Our view of people can dictate how we treat them.

Think about it. If we’re honest, we tend to treat people who can’t help us less favorably than others we view as valuable to us. The person who just washed your car? They get a casual glance and a half-hearted “thanks,” because anyone can wash a car. The person who you kind of know at church? They get a handshake if you’re sitting close during the meet and greet, but you don’t really care to know them.

But what about the person that can help get you into that program, or can help you get a discount on that item you really want? Roll out the red carpet, use your best manners, and make sure they get all your respect.

While this is a bit exaggerated (and maybe not so much for some), I felt this tension in my early days in ministry. I treated the players and people who could help me accomplish what I desired better than I would others who might not be as helpful.

Its ugly, but it’s true. And I don’t think I’m the only one in this club.

But this speaks to an even deeper problem: I was viewing people for what they did for me rather than who they were.

I was viewing people for what they did for me rather than who they were.

I was seeing Steve as the Electric Guitar Player, rather than as Steve, the single-dad who works 50 hours a week to support his son, all while in the middle of a nasty custody battle with his ex. Oh, and Steve also happens to play electric guitar at his church.

Big. Difference.

I think that this is an easy hill for worship leaders to slide down. Not because we’re narcissistic people or even selfish people, but because we are simply people. Human. Fallen.

Our humanness dictates our selfishness. But the good news is that the Holy Spirit working in us can cause us to change how we view others—especially those on our teams.

Part of our job as leaders in the Church is to love people as we lead them. Our view of them is the beginning of how we learn to love people by leading them.

Part of our job as leaders in the Church is to love people as we lead them.

We have to first see people as children of God, spouses, parents, employees, volunteers, and friends far before we view them as an “asset” to our team.

If this is an easy place to fall into, how can we protect ourselves from having an unhealthy view of our teammates? Here are a few ideas:

1. Pray that the Holy Spirit Will Change You.

I don’t mean to Jesus juke anyone. But honestly, that’s the only way any real change will happen.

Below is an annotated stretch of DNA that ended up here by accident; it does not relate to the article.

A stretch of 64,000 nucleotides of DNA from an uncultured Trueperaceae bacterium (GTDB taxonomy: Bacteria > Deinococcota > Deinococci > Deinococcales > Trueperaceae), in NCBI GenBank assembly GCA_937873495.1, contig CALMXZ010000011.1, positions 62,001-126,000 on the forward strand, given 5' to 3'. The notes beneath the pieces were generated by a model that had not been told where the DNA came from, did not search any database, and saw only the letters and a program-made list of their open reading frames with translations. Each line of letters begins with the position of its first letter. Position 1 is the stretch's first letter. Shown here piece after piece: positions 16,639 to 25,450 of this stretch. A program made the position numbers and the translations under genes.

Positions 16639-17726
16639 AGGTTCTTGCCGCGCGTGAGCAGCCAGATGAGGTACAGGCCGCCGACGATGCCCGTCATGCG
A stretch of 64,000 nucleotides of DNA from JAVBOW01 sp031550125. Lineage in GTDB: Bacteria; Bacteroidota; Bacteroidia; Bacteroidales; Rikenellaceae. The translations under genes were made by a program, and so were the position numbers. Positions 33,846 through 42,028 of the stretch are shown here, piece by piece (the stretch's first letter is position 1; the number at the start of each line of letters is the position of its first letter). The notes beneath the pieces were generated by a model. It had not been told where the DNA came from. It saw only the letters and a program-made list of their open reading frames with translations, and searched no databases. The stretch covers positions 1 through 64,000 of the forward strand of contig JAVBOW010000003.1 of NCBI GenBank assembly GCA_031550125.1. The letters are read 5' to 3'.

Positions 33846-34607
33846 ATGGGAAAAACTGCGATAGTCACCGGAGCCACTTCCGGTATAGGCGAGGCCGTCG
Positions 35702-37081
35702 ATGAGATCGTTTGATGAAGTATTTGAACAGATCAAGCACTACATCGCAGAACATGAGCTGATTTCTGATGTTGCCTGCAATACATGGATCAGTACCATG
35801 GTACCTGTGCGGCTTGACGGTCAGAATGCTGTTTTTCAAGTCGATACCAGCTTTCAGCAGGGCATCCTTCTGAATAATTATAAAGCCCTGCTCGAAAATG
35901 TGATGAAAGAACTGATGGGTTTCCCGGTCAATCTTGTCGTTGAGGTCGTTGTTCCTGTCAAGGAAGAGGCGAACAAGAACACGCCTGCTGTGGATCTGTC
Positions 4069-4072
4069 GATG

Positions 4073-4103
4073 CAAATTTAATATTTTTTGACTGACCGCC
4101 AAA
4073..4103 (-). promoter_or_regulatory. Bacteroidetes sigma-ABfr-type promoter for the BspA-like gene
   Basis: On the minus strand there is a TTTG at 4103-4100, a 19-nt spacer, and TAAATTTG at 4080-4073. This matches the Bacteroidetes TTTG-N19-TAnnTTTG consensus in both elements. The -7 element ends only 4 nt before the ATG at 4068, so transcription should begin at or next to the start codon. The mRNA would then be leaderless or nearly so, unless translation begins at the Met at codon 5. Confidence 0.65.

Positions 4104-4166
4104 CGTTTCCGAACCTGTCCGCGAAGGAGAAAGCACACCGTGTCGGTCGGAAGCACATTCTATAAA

Pray specifically and often that God would change your heart and help to point out practical ways that you can appropriately view and honor your teammates.

2. Get to Know Your Teammates.

Take time to really get to know your teammates. I’m talking about knowing who their spouse is, how many grandkids they have, and how much they love the Carolina Panthers. Details matter, and people notice when you take notice of them.

Details matter, and people notice when you take notice of them.

The caveat here is to exercise caution with teammates of opposite gender, to guard both of you from getting to know each other in an inappropriate way. However, I can say that you can get to know someone really well in a group setting. And I’d say that I have a good relationship with all of our female team members without ever being in a compromising situation.

3. Pray for Your Teammates Often.

This one goes with #2, but it is the next step in knowing them well. “What can I be praying for” should be a very common thing that your team hears from you. And not just at the beginning or end of rehearsal either.

Take the time to know how you can be praying for your teammates and do it a few times during the week. Check in with them to see how God has been working in their lives, and watch how your team changes.

4. Say Out Loud How Your Teammates Matter

If you say it often enough, they might just start believing you. I think that most team members are so used to being used up, burnt up, and spit out that they don’t know what to do when they are treated as a valuable person beyond what they can do with their talent.

I can’t tell you how often I say this to people, specifically when they have to let me down, something comes up, or in the on-boarding of new team members. The more consistently and clearly you communicate how you view them, the more easily they will accept and appreciate it.